In addition to CEE and E2, which are commonly used in MHT, several selective estrogen receptor modulators (SERMs) have been developed and are currently approved for clinical practice. At the contrary to CEE and E2, which are ERα agonists, SERMs can exert ERα agonist or antagonist activity depending on tissues. SERMs would exert beneficial ER agonist actions on bone, vasculature and lipid parameters, while they may reduce unwanted side effects (mainly breast cancer) via their ER antagonist action.
Tamoxifen, the prototypical SERM, has been developed in the 1970s for the prevention and treatment of breast cancer (Jordan, 2019). Indeed, fixation of tamoxifen on ERα-LBD induces a conformational change different than the natural ligand E2, switching the recruitment of co-activators on ERα-AF2 domain to the recruitment of co-repressors, and thereby blocking transcriptional activity. However, tamoxifen can also exert agonist effects by recruiting co-activators on ERα-AF1 domain in bone, uterine and vascular tissues. Recently, a large prospective study enrolling 10,005 (United Kingdom) and 22,027 (United States) postmenopausal women with breast cancer found a lower risk in tamoxifen users to develop coronary artery disease, including myocardial infarction, compared to non-users (Matthews et al., 2020). The atheroprotective action of tamoxifen has been well documented in experimental models such as monkeys (Williams et al., 1997), rabbits, and ApoE−/− (Reckless et al., 1997) and LDLr−/− (Fontaine et al., 2013) mice. Interestingly, in mice, tamoxifen-mediated atheroprotection required ERα-AF1, whereas this function was dispensable for the atheroprotective action of E2 (Fontaine et al., 2013). Thus, even if E2 and tamoxifen act through the same receptor, ERα, the subfunctions involved are different. Recently, we also demonstrated that tamoxifen, as E2, accelerates endothelial healing after injury of the carotid artery. Unexpectedly, and at the contrary to E2 which required activation of endothelial membrane ERα to mediate this action, tamoxifen relied on the activation of nuclear ERα in smooth muscle cells to accelerate endothelial healing (Zahreddine et al., 2020). Thus, tamoxifen can modulate differently ERα subfunctions but also acts in different vascular cell types, revisiting the concept of SERM. To what extent this selective modulation of ERα, and in particular of nuclear ERα, could confer an advantage for the primary prevention of cardiovascular diseases in postmenopausal women will require further examination.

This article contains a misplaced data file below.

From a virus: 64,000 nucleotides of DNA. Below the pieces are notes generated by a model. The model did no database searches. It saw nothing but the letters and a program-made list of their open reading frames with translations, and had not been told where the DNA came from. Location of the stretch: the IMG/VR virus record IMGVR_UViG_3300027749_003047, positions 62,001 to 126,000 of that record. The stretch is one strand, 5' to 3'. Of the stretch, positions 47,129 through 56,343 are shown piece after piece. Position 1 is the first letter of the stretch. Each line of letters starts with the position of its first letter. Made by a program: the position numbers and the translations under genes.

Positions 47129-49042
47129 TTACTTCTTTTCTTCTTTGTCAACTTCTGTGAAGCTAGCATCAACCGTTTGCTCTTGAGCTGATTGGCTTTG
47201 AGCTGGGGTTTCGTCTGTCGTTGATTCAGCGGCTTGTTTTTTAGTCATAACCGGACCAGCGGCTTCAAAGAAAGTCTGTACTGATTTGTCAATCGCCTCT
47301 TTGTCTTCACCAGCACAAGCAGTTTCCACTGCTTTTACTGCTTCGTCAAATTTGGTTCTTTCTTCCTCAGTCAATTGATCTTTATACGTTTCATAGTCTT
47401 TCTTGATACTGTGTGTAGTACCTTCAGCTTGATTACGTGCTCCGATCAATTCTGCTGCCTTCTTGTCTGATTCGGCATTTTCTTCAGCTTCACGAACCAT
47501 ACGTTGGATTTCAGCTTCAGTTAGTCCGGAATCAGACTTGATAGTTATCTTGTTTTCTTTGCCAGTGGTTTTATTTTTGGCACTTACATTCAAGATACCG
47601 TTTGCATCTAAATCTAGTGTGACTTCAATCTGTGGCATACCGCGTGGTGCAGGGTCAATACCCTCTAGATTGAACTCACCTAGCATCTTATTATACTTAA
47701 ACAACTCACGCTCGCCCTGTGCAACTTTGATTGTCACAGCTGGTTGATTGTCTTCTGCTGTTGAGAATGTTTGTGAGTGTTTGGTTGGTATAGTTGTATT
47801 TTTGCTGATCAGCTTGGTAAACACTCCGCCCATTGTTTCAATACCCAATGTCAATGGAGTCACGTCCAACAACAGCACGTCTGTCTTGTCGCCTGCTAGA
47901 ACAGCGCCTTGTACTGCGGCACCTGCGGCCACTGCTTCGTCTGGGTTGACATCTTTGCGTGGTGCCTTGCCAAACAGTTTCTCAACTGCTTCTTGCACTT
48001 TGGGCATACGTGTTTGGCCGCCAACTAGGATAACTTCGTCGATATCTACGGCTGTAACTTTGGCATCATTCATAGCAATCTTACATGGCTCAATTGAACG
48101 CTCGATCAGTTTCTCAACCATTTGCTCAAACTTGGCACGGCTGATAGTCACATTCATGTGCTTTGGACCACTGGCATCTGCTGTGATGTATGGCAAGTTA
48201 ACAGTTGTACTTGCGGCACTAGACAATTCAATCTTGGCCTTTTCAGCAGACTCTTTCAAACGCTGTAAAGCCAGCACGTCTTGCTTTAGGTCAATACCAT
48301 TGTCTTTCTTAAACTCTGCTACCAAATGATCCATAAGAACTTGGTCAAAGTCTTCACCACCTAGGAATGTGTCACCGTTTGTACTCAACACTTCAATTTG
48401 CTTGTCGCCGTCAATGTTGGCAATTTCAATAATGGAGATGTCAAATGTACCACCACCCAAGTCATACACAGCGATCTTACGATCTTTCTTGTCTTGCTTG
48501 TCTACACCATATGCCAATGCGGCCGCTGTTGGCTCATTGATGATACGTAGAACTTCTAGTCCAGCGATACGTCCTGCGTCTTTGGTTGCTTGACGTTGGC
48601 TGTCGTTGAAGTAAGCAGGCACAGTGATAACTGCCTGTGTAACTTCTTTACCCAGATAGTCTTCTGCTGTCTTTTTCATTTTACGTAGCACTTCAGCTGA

Raloxifene, a second generation SERM, is commercialized for prevention and treatment of osteoporosis in postmenopausal women. Effect of raloxifene on coronary outcomes was evaluated in the Raloxifene Use for The Heart (RUTH) trial, enrolling 10,000 postmenopausal women (Collins et al., 2009). A significant decrease of coronary events was found in women <60 years of age assigned to raloxifene compared to placebo. However, raloxifene, just as tamoxifen, has no beneficial effect on climacteric symptoms, particularly hot flushes limiting their therapeutic applications as MHT (Arnott et al., 2014). Other SERMs have been reported to confer cardiovascular benefits (reviewed in Nandur et al., 2004). However, how these molecules modulate ERα to achieve their protective action and how aging affect their effect remains to be determined.
In addition to SERMs, estetrol (E4), a natural estrogen produced during pregnancy, has been authorized by the FDA for commercial distribution for contraception and is in phase III clinical trial for MHT. In mice, E4 was found to confer protection against atherosclerosis (Abot et al., 2014; Buscato et al., 2021), AngII-induced hypertension, and to promote FMR (Guivarc’h et al., 2018). Interestingly, E4 selectively modulates nuclear ERα (Abot et al., 2014) and was found associated to a unique transcriptional signature in female mice liver, different from E2 (Buscato et al., 2021), suggesting that this estrogen shares common properties with SERMs. Because nuclear ERα actions may be preserved during aging compared to membrane signaling (Guivarc’h et al., 2020), selective modulation by E4 could represent an attractive option for the prevention of CVD in postmenopausal women.
Could Estrogen-ER Action Also Interfere With Vascular Aging in Men?